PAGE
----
The Value of Biosphere Earth, pt. 6: Teleconnections

Vegetation Controls Climate, pt. 2

Atmosphere Earth.[iii]

All One. One essential of Earth-literacy is understanding that the global atmosphere is all connected.[i] “The atmosphere bathes the Earth.”[ii] It surrounds the Earth and unlike land and freshwater ecosystems, Earth’s atmosphere is planetarily contiguous. We live inside of the atmosphere’s bubble.

Climate System Infrastructure. A second essential of Earth-literacy is understanding that removing trees affects the world’s atmosphere as “climate change.”[iv] Native forests are literally, climate system infrastructure.[v] Removing forests is like draining oceans, it changes what the atmosphere has to work with.[vi] Tropical forests exhibit an exceptionally strong influence on the atmosphere, relative to all other ecosystems.[vii] “Tele”-connections are “remote” connections. Just as tele-visions in the 20th century interacted with remote broadcasters through the atmosphere, moisture systems around the world interact with tropical forests.[viii]

Here’s Why Not to Deforest. Computer modeling shows that deforesting large portions of the Amazon would cause drought in California and flooding in Russia. Other models show that deforesting large portions of the Congo would cause flooding in New York and drought in southern France. And so on.[ix] Is that already happening? It’s hard to say, scientifically, but it is well understood that large-scale deforestation destroys the biosphere’s land to atmosphere moisture interface and temperature balancing services. Those imbalances cause the atmosphere to create “weird,” extreme weather. To limit and/or reverse such extreme weather, humanity must protect and restore Earth’s natural forests to their fullest potential.[x]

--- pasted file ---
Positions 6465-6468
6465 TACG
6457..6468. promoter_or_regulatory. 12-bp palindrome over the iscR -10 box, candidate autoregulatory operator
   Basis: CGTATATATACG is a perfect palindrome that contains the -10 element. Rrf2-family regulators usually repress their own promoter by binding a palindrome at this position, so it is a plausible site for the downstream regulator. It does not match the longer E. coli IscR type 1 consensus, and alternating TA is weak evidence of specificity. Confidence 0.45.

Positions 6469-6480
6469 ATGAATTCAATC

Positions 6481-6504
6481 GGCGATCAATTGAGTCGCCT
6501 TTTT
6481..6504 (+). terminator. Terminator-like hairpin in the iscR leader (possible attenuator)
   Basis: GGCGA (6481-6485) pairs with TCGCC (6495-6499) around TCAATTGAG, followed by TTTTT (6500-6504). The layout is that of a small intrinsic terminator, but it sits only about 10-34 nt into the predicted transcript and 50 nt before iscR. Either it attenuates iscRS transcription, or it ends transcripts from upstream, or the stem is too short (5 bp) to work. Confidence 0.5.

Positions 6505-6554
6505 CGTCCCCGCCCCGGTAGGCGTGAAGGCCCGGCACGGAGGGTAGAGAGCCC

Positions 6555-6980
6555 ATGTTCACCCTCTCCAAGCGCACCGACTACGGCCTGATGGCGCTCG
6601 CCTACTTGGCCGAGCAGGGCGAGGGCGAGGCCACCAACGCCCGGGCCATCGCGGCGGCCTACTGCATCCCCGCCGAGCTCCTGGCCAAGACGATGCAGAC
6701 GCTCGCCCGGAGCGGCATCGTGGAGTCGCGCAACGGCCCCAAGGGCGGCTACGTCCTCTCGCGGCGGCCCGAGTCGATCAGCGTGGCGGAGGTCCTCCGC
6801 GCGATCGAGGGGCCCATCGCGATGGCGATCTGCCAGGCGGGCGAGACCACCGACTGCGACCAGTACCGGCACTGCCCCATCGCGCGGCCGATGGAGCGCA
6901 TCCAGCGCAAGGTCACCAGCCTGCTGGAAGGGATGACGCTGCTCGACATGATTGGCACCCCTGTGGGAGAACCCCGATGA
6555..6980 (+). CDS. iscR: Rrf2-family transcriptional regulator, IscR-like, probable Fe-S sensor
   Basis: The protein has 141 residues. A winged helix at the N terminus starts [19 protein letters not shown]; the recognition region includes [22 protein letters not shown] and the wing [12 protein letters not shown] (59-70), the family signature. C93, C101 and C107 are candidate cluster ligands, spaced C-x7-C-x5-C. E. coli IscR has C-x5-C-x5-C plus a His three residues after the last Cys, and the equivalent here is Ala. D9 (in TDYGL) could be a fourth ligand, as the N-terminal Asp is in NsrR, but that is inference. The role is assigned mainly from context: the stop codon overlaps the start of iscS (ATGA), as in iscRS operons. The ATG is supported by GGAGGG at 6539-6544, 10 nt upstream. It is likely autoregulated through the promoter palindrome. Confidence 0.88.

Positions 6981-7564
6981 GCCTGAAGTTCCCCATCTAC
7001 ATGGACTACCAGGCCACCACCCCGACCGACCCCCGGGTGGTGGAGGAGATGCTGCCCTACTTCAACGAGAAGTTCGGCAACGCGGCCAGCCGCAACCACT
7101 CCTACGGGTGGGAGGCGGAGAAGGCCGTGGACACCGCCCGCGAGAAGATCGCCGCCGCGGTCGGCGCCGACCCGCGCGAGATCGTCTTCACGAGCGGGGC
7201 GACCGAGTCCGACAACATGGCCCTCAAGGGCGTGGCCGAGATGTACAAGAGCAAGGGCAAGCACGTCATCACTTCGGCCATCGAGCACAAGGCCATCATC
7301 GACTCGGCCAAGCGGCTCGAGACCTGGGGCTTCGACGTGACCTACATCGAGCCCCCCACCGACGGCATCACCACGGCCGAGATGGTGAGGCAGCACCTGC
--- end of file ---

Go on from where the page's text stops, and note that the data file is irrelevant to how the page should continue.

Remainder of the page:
Modified from Lawrence, Vandecar (2005).[xi]

A Few Paradigms.

· There are no technological replacements for the suite of climate stabilization services Earth’s living ecosystems provide. Removing animals, forests, vegetation, and micro-life, removes temperate climate system infrastructure.[xii]

· In forests, moisture circulation is driven by leaf area. It is the tiny stomata on every leaf, opening and closing as trees photosynthesize that creates atmospheric moisture recycling over land.[xiii] Leaves are tiny, vapor pumps.

· We can regrow leaf area quickly in The Tropics to restore moisture balancing functions from local to global scale as ecosystems mature.[xiv]

A friendly reminder. Listen to this podcast, here.

There are more than 30 academic articles and studies referenced in the paragaphs above. View all citations here.




Chris Searles is founder/director of BioIntegrity ( and cofounder/exec. editor of (

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Chris Searles/BioIntegrity

Chris Searles/BioIntegrity

Chris Searles is founder/director of BioIntegrity ( and cofounder/exec. editor of (

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